The Charlottesville & University Symphony Orchestra Presents a Blissful Season Finale
Saturday, April 21st, 2007, 8:00pm & Sunday, April 22nd, 2007, 3:30pm — Old Cabell Hall
Ivo Kaltchev, Piano
The Charlottesville and University Symphony Orchestra will end its Fanfare Season with "Islands of Bliss," a dramatic concert with works by Brahms, Ravel and Rautavaara. This will be the final concert of the 2006-2007 season and will be conducted by Music Director Kate Tamarkin. Performances will be on Saturday, April 21 at 8:00pm, and Sunday, April 22 at 3:30pm.
Einojuhani Rautavaara is a contemporary Finnish composer who studied under Jean Sibelius at the Sibelius Academy, Finland's music university. He has written eight symphonies, several works for piano and many works for chorus. The orchestral piece "Lintukoto," or "The Isle of Bliss," was written in 1995. It was inspired by a poem of the same name written by Finnish poet Aleksis Kivi. The poem is about a peaceful island paradise, and Rautavaara's music reflects it with powerful wind melodies and smooth, arching string lines.
French composer Maurice Ravel is best known for his ballet Boléro, but he preferred his other orchestral and piano works. His Piano Concerto in G major, finished in 1931, was partly inspired by the tour he took through America and Canada just a few years earlier. The American jazz influence is evident in the unique wind and brass interjections, while the Classical legacy shines through in the soothing buildup of the Adagio. In the last movement, the piano is fast-paced and unquestionably mesmerizing.
Pianist Ivo Kaltchev will be performing the Ravel Piano Concerto with the Symphony. Kaltchev has performed in concert halls around the world, including Lincoln Center's Alice Tully Hall, the Kennedy Center, the Moscow Tchaikovsky Conservatory, the Beijing China Conservatory of Music, the St. Petersburg Philharmonic Hall, the Teatro Verdi, the Mendelssohn Hochschule für Musik and the Tel Aviv Recanati Auditorium. He currently is an Associate Professor of Piano at The Catholic University of America in Washington D.C. and he is also a Visiting Piano Professor at the Beijing China Conservatory of Music.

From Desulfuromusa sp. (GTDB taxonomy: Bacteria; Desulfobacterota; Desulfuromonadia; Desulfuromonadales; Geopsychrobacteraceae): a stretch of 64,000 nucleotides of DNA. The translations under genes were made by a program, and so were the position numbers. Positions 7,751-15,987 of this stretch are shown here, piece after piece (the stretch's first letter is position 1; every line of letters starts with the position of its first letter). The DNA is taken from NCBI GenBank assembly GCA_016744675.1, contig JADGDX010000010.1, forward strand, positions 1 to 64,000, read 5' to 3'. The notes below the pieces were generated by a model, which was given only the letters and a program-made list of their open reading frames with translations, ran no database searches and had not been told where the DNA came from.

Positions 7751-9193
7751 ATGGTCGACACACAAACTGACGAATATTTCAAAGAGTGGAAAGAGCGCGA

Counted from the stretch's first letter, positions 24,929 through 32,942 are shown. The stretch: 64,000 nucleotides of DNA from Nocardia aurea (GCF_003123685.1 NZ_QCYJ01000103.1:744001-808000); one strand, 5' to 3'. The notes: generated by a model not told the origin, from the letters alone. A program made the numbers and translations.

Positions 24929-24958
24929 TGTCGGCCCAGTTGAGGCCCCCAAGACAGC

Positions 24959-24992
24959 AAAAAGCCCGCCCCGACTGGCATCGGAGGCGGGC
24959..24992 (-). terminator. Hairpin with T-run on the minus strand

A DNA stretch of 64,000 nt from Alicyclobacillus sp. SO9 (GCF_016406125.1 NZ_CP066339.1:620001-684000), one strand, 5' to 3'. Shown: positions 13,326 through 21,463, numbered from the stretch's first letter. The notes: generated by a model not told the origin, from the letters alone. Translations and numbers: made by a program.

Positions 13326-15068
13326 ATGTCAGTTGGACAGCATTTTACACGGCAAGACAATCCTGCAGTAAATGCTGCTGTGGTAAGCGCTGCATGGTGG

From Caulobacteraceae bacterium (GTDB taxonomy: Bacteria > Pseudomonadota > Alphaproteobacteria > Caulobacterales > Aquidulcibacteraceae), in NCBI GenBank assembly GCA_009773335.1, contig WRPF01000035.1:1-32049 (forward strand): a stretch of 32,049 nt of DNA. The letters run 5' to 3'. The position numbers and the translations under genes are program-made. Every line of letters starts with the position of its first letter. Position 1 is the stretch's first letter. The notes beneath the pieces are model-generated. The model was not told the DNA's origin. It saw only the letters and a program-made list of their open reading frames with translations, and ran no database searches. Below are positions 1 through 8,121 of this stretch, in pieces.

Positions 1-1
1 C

Johannes Brahms was one of the great Romantic composers of the nineteenth century. His Fourth Symphony, finished in 1885, was his last. Along with his Requiem, the Fourth is often considered Brahms' most serious work. While Beethoven's influence appears in the strong brass and percussion sounds, Mozart and Haydn likely inspired the lighter themes with dancing violins and intricate winds. This symphony has an impressive variety of dynamics and many familiar melodies that make use of the full orchestra. The piece is one of the most important orchestral statements from the nineteenth century.
To enhance the listening experience, there will be a free pre-concert lecture starting 45 minutes before each concert. Pre-concert lectures will be held in Minor Hall and will be led by McIntire Department of Music Associate Professor and Chair Richard Will. 'Noon Notes', a lecture series about the each concert led by Kate Tamarkin, will also be presented on Friday, April 20, at noon, at the Jefferson-Madison Regional Library in Downtown Charlottesville.
"Islands of Bliss" will be a blissful end to a bold season!
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Last Modified: Monday, 28-Jul-2008 23:27:19 EDT
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